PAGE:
Auctioned for 6.65 million euros the skeleton of the largest triceratops discovered so far



The skeleton of the largest specimen of triceratops discovered so far was awarded this Thursday at the Drouot auction house in Paris for 6.651 million euros (7.6 million dollars). The specimen lived about 66 million years ago in what is now the northern United States.

The buyer is “an American collector” who does not want his name to be made public, as sources of the sale have explained to Efe, who emphasized that the triceratops will return to the country from which it came. Alexandre Giquello, the organizer of the auction, and his team, had set a starting estimate at between 1.2 and 1.5 million euros. But I was hoping that the final price would be well above that range.

The specimen of triceratops, one of the last species of dinosaurs before their extinction in the Cretaceous, was put up for sale in a new edition of what Drouot calls Naturalia, an auction that for five years has been dedicated to natural curiosities that they offer spectacularity and aesthetics at the same time.

Big Johnue, as it was baptized when it was discovered in 2014 by Walter Stein, a specialized researcher, was found in a site in an area known as Hell Creek, in the State of South Dakota. The excavation campaigns lasted the following year and made it possible to reconstitute 60% of the skeleton in a meticulous work that was carried out later and for six months in Italy, paleontology expert Iacopo Briano explained to Efe. The assembly of the different fragments with resin and their consolidation in the laboratory by means of a metallic structure with the missing bones allowed the skeleton to stand eight meters long and slightly less than three meters high.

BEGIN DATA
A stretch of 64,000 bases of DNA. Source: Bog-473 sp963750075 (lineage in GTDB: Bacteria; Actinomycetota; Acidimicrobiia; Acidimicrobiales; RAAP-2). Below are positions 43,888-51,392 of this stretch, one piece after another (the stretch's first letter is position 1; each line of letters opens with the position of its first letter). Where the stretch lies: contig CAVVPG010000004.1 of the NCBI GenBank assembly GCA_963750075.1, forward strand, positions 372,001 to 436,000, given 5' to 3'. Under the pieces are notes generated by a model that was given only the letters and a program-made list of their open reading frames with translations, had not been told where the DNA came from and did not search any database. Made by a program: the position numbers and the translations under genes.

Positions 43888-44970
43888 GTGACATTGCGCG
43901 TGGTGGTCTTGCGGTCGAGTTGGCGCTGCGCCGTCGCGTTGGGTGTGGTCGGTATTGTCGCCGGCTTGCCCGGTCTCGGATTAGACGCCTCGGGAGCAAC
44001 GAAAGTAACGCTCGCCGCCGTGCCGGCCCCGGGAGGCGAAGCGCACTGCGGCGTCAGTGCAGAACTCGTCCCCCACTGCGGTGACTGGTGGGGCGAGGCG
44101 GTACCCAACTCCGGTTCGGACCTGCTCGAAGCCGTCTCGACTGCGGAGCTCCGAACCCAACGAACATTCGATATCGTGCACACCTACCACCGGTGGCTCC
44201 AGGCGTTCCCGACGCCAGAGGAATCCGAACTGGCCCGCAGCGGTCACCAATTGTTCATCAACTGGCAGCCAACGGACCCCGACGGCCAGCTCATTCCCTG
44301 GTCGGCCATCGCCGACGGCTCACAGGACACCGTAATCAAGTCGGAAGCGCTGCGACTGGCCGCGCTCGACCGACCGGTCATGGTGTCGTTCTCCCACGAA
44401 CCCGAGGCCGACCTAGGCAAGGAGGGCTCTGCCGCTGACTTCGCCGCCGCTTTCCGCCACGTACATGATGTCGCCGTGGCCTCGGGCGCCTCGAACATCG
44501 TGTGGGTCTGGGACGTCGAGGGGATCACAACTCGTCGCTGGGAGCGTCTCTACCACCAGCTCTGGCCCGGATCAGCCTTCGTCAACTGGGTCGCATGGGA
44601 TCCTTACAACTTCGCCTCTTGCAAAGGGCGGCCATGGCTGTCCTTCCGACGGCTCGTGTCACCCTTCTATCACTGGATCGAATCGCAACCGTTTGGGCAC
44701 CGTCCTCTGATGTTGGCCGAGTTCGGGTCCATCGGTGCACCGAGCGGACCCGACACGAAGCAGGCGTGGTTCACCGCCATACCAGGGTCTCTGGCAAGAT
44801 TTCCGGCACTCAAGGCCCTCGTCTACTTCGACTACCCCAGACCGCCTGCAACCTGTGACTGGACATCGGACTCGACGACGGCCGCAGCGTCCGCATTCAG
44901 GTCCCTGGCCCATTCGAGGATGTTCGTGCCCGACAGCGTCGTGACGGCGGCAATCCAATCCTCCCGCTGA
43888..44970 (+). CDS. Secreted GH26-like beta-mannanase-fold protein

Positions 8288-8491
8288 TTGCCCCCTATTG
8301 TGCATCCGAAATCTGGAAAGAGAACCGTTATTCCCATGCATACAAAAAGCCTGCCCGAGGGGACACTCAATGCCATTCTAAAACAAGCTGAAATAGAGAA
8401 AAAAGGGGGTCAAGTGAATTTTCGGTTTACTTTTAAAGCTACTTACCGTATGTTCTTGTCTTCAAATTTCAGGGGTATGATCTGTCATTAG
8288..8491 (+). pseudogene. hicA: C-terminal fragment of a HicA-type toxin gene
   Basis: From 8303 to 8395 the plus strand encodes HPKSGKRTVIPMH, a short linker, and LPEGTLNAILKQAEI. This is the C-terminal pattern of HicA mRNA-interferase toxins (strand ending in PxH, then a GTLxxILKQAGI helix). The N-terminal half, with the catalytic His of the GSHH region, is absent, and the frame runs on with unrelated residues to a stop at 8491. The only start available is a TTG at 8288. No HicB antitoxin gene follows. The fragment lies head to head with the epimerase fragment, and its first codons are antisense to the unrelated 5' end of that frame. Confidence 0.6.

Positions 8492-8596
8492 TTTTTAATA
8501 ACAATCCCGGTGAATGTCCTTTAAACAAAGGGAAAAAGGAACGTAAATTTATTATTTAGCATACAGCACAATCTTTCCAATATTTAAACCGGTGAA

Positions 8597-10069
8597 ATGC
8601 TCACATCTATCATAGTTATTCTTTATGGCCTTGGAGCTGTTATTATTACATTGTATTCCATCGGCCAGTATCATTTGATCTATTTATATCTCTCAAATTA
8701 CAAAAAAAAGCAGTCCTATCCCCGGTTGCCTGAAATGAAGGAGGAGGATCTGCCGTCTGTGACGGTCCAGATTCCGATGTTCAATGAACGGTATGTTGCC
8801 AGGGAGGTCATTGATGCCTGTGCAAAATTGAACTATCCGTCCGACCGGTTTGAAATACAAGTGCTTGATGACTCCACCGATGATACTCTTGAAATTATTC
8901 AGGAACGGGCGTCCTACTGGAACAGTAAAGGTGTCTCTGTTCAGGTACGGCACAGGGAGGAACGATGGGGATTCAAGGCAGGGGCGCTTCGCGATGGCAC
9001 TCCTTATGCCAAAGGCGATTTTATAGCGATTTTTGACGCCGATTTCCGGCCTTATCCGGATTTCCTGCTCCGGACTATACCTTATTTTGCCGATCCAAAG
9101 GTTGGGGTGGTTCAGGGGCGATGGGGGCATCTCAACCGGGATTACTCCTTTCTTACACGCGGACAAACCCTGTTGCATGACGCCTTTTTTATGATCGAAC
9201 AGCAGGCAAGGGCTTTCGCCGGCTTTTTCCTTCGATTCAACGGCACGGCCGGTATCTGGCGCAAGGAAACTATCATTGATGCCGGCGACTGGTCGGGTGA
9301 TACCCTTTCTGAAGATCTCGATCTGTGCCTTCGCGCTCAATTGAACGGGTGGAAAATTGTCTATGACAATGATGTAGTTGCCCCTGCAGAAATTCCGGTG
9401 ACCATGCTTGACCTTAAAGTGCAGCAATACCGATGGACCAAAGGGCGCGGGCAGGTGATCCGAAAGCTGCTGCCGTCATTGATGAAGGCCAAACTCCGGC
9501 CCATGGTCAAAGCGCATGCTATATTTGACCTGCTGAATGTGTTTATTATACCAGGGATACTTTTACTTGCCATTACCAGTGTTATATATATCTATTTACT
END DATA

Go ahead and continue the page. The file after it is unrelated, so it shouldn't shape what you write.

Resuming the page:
Briano acknowledged that it is difficult to accurately estimate the actual weight of the animal, but in any case it was “several tons, like a large pachyderm.” What has been determined is that its size was “between 5% and 10% larger” than the largest specimen of triceratops known so far.

Fighting wounds

The researchers found two wounds that were presumably made in fights with other dinosaurs -probably for the defense of the territory or for their sexual reproduction-, one on the tail and, above all, another on the head that caused a gap of about 30 centimeters on a bone. A paleopathology team that carried out a macroscopic and microscopic study concluded that this perforation was made by the skull of another triceratops. Neither of these two wounds was fatal and there are signs of a healing process in the bone. In fact, given the large size of Big John, it is considered that the animal must have been quite mature and, according to Briano, “it could have simply died of old age”.

Giquello emphasized that they never put specimens that have a particular interest for research up for public sale so as not to create competition with museums. In this case, he recalled that the triceratops is such a well-known dinosaur that this specimen offered limited appeal to scientists.

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